Join Date
    Jan. 19, 2005
    Location
    PA
    Posts
    15,110

    Default

    Quote Originally Posted by Hilary View Post
    What maintenance issues? At 9 he shouldn't have any - are you thinking just because he's 9 he will have more than the 4 year old? That's really not always the case- in fact, the 9 year old doing the job you want, soundly, is the better gamble than the untried prospect.

    While greenies can be fun, if you want to learn to event, I would go with the horse who already does. Not that you can't learn alongside a young horse if you have good instruction, but it will take longer.

    Has the youngster seen a ditch or water? The Novice horse already has.

    That is sort of my reaction. You don't even know if the 4 year old will event. I enjoy bringing along young horses.....but I'm not new to the sport. You have already had confidence issues....a young green horse will need you to give them confidence. While he might not stop now....all horses will eventually if not ridden right. At least the other horse knows more than you at the moment.

    But what are your goals? If it is to go beyond Novice.....I might keep looking.
    ** Tact is the ability to tell someone to go to hell in such a way that they look forward to the trip. ~Winston Churchill? **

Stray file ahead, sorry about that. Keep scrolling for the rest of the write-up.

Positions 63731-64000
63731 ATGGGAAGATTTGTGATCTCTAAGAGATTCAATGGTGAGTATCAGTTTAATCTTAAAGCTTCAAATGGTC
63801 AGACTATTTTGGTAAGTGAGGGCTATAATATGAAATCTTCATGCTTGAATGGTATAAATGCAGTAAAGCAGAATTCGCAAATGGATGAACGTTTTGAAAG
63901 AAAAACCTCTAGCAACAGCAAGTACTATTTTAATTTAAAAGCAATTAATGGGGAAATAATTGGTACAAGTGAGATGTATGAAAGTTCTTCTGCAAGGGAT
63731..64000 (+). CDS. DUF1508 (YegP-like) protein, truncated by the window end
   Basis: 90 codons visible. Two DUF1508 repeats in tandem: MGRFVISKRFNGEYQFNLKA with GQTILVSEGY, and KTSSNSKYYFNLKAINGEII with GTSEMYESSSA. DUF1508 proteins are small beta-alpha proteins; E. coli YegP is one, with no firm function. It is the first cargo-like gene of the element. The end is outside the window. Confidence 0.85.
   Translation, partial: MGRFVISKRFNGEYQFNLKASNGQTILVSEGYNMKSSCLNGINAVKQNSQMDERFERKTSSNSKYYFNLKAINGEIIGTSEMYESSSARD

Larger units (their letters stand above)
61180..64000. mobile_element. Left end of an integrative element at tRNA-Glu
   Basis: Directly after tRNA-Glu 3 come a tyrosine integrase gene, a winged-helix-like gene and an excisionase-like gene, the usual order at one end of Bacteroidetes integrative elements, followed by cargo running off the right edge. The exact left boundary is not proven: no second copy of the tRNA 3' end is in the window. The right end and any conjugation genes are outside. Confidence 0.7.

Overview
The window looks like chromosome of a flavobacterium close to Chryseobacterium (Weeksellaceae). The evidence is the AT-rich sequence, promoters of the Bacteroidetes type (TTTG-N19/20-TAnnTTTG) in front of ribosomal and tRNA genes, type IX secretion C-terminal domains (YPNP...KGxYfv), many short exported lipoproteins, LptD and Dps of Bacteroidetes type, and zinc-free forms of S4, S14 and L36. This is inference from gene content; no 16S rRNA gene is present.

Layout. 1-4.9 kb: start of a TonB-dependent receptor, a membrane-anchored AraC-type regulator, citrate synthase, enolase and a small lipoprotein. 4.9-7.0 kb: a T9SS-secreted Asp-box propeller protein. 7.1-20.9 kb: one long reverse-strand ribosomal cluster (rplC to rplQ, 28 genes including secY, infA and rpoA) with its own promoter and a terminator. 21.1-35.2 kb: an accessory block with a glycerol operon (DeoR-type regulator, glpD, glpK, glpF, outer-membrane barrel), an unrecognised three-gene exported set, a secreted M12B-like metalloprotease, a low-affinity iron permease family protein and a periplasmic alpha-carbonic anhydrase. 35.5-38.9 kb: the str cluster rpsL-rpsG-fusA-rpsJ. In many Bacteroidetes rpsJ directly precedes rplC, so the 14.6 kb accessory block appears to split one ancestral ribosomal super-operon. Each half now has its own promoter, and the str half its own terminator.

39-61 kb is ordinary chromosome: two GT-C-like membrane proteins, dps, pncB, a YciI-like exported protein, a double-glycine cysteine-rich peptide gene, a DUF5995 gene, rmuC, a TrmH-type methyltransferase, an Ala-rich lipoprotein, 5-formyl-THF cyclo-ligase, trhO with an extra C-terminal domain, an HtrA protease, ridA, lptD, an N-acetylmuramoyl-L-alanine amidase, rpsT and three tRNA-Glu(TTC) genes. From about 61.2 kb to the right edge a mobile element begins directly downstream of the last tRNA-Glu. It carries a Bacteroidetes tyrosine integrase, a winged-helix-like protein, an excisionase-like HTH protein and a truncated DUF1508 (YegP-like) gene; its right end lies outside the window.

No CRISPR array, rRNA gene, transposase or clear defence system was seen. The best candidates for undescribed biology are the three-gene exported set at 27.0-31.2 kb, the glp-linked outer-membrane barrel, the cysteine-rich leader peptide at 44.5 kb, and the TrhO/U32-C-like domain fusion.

10. #10
    Join Date
    Dec. 11, 2006
    Location
    Wisconsin
    Posts
    293

    Default my experience

    So far I have only competed at the prenovice level (up to 2 ft) and was getting ready to move up to BN before I lost my horse. My aspiration is to go at least Novice and maybe Training level if I get brave enough
    Harmonys Maestro: 1992-2008 RIP
    Harlequinn - redhead extraordinaire



  11. #11
    Join Date
    Oct. 22, 2001
    Posts
    5,402

    Default

    Quote Originally Posted by eventerwannabe View Post
    Ok, the maintanence is just a joint supplement. He is a little stiff right out of the stall but seems to be fine after a brief warm up period. Who knows if I would find anything else at the prepurchase, but as of now just a supplement.
    That ain't maintenance, that's just preference. A true "maintenance" horse is one who needs his hocks done twice a year to stay comfortable, or whose feet fall apart if he's not in glue-ons, or who needs to stay on Ulcerguard every day. A feed supplement isn't anything I'd be concerned about as a factor in a potential horse.

    I'm with Janet: green plus green rarely equals blue. If your goal is Novice or Training, I think you'll be much happier long term with one that can help show you the ropes, rather than you both figuring it out as you go along. Youngsters are alot of fun, but that doesn't sound like what's in your game plan right now - better to buy the horse that's doing the job you want it to do, when you're building your own skills and confidence.